Staton: Actually, I really like doing both. Sometimes I’m not that thrilled inking my own stuff because there are certain lines I’ll make by reflex that I’d rather not have in the drawing, so it’s better to work with an inker who can take my stuff in a direction that I’d like and maybe couldn’t do it myself. There are also things of mine I’d like to ink. Specifically, doing something that I know matches the kind of lines and shadows that I’d put down. Then there are times I’ve just inked…actually I’ve inked quite a bit of other people’s pencils, I’ve inked Herb Trimpe and Sal Buscema both on The Hulk. One of the best times I had was inking Elfquest over Wendy Pini’s layouts. That was a lot of fun. Looking at how Wendy inked her own stuff, I tried to approach her layouts bringing her feeling for textures and things over into my inking.
It’s good, especially if the penciler has his or her own style and you can compare what you’re doing to what they’ve done and you learn a lot that way.
Stroud: That had to be excellent grist for the mill. I know that when I saw that it struck me as how different a project it was compared to other work you’ve been involved with.
Staton: One funny thing I realized was that my inks on Wendy ended up with a lot of Wally Wood in them. Mainly because of bringing in those black and white patterns and working on the space the way he would. It seemed to match up with Wendy’s style pretty well.
Stroud: Ah, Woody. What a gifted man. It’s heartbreaking how things ultimately ended up for him. And now mere mortals cannot afford the pages he worked on.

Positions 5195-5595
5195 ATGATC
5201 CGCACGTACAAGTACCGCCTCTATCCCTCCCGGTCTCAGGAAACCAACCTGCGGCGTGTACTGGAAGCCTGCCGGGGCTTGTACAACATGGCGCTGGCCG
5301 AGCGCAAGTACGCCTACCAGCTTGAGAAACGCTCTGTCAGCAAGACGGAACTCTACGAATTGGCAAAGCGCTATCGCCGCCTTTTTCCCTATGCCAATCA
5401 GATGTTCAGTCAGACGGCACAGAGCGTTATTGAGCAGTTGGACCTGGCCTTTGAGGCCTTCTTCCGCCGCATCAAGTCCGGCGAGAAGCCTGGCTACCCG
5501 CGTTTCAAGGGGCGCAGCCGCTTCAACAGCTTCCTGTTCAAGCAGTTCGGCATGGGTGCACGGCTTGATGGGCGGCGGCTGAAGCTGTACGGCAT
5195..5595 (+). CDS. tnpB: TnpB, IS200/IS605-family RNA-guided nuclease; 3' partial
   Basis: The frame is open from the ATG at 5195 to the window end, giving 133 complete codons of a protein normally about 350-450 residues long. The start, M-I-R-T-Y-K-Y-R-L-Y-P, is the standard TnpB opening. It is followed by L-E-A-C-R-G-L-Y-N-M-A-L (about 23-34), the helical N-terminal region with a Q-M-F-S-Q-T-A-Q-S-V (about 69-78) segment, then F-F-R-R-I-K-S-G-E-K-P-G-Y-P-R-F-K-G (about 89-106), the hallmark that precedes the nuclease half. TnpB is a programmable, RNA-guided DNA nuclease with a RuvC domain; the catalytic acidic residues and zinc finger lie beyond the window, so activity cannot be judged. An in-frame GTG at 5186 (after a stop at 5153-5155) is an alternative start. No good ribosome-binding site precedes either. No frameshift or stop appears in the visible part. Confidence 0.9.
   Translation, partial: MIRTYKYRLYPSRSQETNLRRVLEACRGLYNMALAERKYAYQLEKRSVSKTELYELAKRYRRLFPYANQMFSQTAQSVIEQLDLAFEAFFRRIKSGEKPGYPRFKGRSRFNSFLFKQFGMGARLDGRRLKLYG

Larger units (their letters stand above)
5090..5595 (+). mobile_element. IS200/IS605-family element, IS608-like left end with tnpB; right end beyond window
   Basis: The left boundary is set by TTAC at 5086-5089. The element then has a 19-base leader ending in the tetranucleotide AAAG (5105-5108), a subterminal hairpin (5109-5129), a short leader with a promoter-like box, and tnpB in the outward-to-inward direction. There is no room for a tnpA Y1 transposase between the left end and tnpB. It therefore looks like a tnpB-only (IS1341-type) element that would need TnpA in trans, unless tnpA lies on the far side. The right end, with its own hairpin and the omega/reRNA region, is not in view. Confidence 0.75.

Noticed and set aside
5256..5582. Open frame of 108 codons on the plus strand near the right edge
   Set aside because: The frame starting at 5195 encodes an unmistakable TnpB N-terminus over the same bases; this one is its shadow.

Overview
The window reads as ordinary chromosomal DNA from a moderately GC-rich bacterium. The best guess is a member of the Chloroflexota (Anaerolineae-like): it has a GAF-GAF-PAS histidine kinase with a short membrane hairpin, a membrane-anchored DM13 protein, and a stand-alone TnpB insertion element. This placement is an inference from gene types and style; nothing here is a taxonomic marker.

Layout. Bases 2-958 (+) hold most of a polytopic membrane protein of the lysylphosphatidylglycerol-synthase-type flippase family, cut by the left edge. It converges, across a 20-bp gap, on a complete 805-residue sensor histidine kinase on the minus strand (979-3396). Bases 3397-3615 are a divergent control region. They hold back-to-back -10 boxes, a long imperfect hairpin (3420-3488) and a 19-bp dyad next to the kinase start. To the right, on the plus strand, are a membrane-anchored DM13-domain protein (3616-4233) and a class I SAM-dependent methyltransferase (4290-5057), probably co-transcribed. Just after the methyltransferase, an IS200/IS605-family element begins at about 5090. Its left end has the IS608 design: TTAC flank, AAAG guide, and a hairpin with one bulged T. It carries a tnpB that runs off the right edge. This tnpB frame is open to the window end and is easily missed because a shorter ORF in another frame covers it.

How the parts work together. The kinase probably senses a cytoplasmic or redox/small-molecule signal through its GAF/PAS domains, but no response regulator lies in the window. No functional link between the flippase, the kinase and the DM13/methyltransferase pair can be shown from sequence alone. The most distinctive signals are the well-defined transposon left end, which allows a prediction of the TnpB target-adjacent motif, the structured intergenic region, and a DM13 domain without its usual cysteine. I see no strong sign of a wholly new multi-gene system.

Staton: When I started at DC on the Karate Kid, he was doing a lot of finishes at that time so I looked a lot to his work. I’d always followed his work, but I tried to pick up on how he used his space especially. The way he would set such a solid, three dimensional setting with the use of black and white. I tried to pick up a lot from him. I had the chance to meet him just a few times toward the end, but I really thought a lot of his work.
Stroud: Yes, and it’s kind of neat that you got to do some work on Power Girl, which was one that he and Ric Estrada first worked on together.
Staton: That’s right and according to Joe Orlando every time Woody brought Power Girl back he tried to make her bust larger and see if anyone would try to stop him. (Mutual laughter.)
Stroud: It’s funny how the Comics Code was to deal with at the time.
Staton: Well, didn’t Kirby have to draw shorts on the Silver Surfer for more or less the same reason?
Stroud: It might have been. Perhaps even more ridiculous was the shorts on Fin Fang Foom. (Mutual laughter.) Shorts on a dragon. C’mon.
Staton: That’s right. Where do dragons buy their shorts? (More mutual laughter.)
Stroud: And how is it everything got shredded off the Hulk but those pants?
Staton: Atomic irradiated purple pants.
Stroud: Or one of my all-time favorites, Elasti-Girl’s amazing growing costume.
Staton: I always wondered about Elasti-Girl growing so large and yet having that short skirt.
Stroud: And how about the Atom? His costume materializes when he shrinks, but what happened to his street clothes. Julie Schwartz, where are you when we need you?
Staton: He could have probably given you an explanation, too.
Stroud: I wouldn’t be surprised. He was there pretty much from the beginning.
Staton: And in addition I think he was H.P. Lovecraft’s last agent. His memories went back beyond comics.
Stroud: Exactly. I’ve gathered that a lot of the sensibilities he brought to the comics, such as coming up with a cover and then building a story from it hailed right back to the pulp era. Apparently it was a common technique then.
Staton: It makes sense. You’d need more lead time to get your color separations done, then to have a writer knock out 120 pages overnight or something.